Crime On College Campuses-Time For Change
No one knows for sure how many sexual assaults are committed on college campuses every year. The reason for that is quite simple and yet complicated at the same time. It has been estimated that close to 90% of all assailants are known to their victims, mostly because they are their classmates in school. There is a common misperception that sexual assaults are committed by complete strangers-nothing could be further from the truth.
Having said that, one of the contributing factors to the fact that so few assaults are actually even reported-estimated at less than 10%-is the peer pressure put on the victims by their friends and fellow classmates. The stigma from having an assault on your record at such a young age can be quite devastating. So students are not only encouraged not to report these felonies, but school administrators and their employees, including college police departments, do everything in their power to obfuscate the truths.
Last week I read an article that clearly demonstrated that campus police departments do everything they can to miss label these felony assaults. The more felony assaults that appear on school reporting the more scrutiny the school gets. Laws such as the Clery act and title IX require colleges to report felony assaults. If a felony assault is mislabeled as a violation of the student handbook, for example, as has been done for years, schools have little to fear from the Fed’s.
We have always maintained that women in a four year institution of higher learning, not only must learn basic self-defense techniques, but also arm themselves with self-defense weapons such as pepper sprays or stun devices. It may be their first and only line of defense against an assault.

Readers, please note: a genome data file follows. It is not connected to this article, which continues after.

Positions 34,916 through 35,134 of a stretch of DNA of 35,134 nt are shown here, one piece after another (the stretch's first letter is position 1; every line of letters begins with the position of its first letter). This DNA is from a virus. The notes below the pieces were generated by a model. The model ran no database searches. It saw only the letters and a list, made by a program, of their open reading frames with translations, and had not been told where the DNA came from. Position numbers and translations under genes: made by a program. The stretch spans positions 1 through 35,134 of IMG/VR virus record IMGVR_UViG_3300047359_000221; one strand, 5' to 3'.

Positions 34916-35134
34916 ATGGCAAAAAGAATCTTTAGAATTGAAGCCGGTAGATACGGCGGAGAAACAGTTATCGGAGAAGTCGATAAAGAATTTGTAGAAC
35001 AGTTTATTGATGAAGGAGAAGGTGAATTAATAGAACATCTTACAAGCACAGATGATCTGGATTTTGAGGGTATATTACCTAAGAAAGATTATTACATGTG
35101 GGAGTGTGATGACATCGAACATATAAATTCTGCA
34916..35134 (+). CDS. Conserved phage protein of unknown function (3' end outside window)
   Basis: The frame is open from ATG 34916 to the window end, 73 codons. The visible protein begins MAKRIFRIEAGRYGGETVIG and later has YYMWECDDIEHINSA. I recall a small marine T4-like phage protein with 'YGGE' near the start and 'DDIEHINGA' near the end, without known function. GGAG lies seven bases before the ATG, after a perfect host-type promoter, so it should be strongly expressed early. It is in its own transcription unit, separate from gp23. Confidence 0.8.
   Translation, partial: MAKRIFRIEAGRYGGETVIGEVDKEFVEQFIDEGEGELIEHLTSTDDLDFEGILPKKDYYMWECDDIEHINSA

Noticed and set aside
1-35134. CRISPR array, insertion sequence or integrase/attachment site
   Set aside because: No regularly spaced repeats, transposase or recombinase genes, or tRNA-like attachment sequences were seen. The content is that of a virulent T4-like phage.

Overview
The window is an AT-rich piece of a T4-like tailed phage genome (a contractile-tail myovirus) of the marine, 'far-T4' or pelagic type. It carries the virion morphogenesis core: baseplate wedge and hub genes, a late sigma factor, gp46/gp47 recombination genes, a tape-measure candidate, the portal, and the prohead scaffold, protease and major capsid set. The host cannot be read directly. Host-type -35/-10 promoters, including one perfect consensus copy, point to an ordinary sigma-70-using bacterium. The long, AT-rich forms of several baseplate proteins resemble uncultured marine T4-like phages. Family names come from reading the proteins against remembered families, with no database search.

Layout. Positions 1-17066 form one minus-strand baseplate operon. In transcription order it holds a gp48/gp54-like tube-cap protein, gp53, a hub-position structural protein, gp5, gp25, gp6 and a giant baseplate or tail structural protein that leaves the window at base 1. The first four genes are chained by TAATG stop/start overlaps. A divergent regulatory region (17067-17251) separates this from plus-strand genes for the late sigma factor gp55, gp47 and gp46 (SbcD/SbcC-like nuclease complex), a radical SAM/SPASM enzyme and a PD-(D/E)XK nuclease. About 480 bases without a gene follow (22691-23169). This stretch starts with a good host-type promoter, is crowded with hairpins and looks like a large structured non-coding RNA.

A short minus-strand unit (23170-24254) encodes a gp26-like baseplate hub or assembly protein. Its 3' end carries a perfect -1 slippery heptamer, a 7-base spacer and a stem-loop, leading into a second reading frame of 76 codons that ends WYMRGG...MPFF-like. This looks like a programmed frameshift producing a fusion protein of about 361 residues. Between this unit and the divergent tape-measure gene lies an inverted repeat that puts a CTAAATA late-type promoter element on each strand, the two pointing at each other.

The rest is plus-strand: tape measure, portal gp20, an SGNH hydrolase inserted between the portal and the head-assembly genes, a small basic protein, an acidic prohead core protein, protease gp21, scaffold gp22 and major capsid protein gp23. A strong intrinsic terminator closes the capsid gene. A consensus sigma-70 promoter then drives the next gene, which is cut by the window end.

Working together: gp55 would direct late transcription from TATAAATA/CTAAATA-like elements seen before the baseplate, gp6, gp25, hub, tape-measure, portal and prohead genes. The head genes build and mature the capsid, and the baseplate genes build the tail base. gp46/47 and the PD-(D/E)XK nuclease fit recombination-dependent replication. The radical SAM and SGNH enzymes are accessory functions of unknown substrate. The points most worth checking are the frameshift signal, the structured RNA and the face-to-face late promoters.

We have 168 different models of Pepper Sprays to choose from. One of them will be just what you are looking for.
One of the best is the iStun Phone Stun Gun looks like a modern iphone but is a powerful 3.8 million volt stun device.
The first few years of college or university experience are actually the most dangerous for young women. There’s enormous peer pressure to fit in and get along in this highly socialized experience called higher education.
In the 4+ years that we have been writing about sexual assaults on college campuses. It appears that college officials are finally starting to pay attention to the seriousness of these felony assaults. Only through continued pressure from student groups and concerned graduates will the system change.
After years of the status quo, it is time for a change. The best way for that change to occur is to take the reporting of these crimes away from the University campus police and University officials and put it in the hands of the people who know how to investigate and prosecute felony assaults, which is what they are.